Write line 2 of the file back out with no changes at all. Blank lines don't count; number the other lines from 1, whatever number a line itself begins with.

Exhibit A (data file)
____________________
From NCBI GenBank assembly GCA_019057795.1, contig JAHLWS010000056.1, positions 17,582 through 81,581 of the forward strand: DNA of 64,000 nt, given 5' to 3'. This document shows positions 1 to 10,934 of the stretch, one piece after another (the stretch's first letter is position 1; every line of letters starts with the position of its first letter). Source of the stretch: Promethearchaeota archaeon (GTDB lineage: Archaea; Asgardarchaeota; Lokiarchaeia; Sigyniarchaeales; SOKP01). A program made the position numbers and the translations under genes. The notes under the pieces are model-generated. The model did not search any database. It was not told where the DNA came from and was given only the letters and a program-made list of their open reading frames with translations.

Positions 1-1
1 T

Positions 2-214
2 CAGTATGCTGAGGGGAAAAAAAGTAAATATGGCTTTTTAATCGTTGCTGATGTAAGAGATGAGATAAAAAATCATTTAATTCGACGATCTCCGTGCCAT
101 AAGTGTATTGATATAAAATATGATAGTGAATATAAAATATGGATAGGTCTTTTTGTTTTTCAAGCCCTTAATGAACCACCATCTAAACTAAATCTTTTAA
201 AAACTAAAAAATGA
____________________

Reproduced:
Positions 1-1